Like natural diamonds, laboratory-grown diamonds can fluoresce under ultraviolet (UV) light. This remarkable feature makes the diamonds shine with beautiful colors or a brighter shade of white. Lab-created diamonds can also shine just like mined diamonds, since they contain submicroscopic structures. A lab-created diamond that contains impurities such as nitrogen is likely to glow in the dark.
Diamonds that belong to a group called type IIB tend to appear blue. However, after absorbing high-energy light, such as UV light, type IIB diamonds glow in the dark for a short period of time. This residual glow refers to the phosphorescence of a diamond that varies in color from blue to pink and fiery red, depending on the diamond. Diamonds contain different chemical elements that, depending on their concentration, can glow in the dark.
For example, if you go to a nightclub and it turns out that there is ultraviolet light, your diamond may start to glow blue. This is one of the many reasons why it is imperative that a laboratory diamond expert inspect your diamond before purchasing it. To learn more about these brilliant phosphorescent gems, chemical engineers at the Gemological Institute of America studied the Aurora Heart Collection, which contains 239 colored diamonds and a series of type IIB blue stones, in addition to the Smithsonian's Esperanza diamond and its blue heart diamond. The milky effect seen in strong fluorescence diamond is supposed to be present because the diamonds are not of the best quality.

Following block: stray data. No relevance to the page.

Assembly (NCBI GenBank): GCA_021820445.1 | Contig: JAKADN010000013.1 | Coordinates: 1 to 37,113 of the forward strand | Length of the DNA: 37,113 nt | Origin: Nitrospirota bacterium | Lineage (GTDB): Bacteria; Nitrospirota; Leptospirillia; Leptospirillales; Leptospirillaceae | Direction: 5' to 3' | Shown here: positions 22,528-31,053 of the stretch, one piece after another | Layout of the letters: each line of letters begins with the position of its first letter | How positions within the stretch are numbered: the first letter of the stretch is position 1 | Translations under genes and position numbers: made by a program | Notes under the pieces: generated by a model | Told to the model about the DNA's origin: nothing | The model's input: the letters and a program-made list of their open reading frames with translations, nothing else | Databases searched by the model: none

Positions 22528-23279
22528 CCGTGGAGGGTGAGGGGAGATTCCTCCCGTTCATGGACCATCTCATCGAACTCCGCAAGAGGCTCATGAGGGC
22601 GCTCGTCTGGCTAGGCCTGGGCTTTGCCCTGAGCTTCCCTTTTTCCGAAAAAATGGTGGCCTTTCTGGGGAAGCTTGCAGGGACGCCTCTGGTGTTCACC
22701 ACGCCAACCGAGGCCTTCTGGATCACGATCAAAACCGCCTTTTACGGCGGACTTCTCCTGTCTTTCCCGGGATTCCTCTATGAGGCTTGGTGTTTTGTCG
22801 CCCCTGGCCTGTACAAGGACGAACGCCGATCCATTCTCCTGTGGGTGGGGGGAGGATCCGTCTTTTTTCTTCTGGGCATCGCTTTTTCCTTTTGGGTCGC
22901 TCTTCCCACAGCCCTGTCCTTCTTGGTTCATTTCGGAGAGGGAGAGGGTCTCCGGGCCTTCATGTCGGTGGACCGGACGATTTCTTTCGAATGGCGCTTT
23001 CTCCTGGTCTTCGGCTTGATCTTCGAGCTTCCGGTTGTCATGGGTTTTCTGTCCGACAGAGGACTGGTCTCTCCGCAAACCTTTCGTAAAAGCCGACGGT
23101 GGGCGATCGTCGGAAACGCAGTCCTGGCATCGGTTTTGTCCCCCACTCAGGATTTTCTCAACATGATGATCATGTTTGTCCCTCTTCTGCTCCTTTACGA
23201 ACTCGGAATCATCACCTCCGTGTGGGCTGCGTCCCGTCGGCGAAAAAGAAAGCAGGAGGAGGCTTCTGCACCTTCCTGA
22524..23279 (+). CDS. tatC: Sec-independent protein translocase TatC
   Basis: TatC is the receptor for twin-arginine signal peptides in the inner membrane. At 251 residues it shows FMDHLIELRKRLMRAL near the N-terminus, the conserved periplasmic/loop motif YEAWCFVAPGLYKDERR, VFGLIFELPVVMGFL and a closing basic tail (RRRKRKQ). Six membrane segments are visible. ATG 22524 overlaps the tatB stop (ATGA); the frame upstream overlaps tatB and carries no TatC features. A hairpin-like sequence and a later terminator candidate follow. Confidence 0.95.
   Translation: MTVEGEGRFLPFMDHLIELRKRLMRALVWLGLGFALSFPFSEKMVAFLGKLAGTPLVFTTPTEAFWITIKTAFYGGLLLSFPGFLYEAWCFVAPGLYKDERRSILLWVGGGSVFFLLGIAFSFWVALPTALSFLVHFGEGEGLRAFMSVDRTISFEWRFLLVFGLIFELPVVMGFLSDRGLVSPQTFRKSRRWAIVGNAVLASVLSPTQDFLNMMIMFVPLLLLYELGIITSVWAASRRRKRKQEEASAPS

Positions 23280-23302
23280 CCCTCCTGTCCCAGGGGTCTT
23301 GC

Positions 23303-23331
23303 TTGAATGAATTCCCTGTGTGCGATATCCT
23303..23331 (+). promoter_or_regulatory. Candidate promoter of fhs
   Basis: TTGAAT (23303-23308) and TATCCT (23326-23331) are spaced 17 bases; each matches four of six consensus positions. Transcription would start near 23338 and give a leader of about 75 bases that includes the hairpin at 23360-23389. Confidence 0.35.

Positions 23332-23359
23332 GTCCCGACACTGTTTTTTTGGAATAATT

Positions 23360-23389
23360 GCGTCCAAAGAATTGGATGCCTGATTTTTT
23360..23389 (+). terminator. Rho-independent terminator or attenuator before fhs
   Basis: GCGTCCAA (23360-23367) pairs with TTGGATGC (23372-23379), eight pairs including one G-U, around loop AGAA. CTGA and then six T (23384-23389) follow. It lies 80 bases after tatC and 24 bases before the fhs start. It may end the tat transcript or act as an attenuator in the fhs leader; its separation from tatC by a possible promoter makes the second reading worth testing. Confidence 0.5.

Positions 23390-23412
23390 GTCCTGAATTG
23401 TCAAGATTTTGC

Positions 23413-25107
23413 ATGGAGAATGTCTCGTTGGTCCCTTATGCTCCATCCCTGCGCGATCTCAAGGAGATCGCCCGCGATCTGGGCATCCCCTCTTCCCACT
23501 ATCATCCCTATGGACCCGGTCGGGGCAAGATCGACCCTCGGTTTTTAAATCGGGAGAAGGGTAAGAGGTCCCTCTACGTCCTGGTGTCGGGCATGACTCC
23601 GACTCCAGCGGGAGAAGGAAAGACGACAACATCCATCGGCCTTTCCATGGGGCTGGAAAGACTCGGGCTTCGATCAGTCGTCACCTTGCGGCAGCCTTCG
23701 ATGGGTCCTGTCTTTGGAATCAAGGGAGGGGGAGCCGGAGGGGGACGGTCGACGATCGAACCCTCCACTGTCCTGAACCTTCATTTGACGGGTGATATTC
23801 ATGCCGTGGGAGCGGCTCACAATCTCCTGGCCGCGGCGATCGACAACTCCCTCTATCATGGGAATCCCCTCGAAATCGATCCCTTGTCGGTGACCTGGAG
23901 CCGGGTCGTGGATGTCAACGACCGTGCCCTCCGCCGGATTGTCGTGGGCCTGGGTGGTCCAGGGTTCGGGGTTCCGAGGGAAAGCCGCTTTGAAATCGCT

The world-renowned Hope Diamond, for example, glows a beautiful orange-red until a minute after the lights go out. While most blue diamonds appear to glow blue-green after exposure to ultraviolet rays, the study showed that blue often covers a red phosphorescence and that Hope diamond simply has a stronger red glow than most. Beautiful and rare, natural diamonds are extremely valuable, making them a widespread and obvious target for thieves, and fake diamonds that look real (most of which yes, even to the expert eye) are often sold at a steep price as well. Synthetic diamonds do not fluoresce, so if a stone is fluorescent, it is certainly a real diamond; however, keep in mind that approximately two-thirds of real diamonds do not fluoresce.
The diamond in the center showed weak phosphorescence (acceptable in Ada Diamonds), and the diamond on the right showed strong phosphorescence. If a certain gemstone does not shine in areas with less light, it would be inaccurate to assume that it is fake, since it could fall into the category of naturally extracted diamonds that lack fluorescence. After being exposed to this light, each of the Type IIB natural diamonds shone for several seconds. Because each and every diamond is different, scientists realized that they could use the color of the glow and how quickly the shine fades as a type of fingerprint to identify individual gems.
When diamond contains specific chemical impurities, it is likely to shine when subjected to ultraviolet light.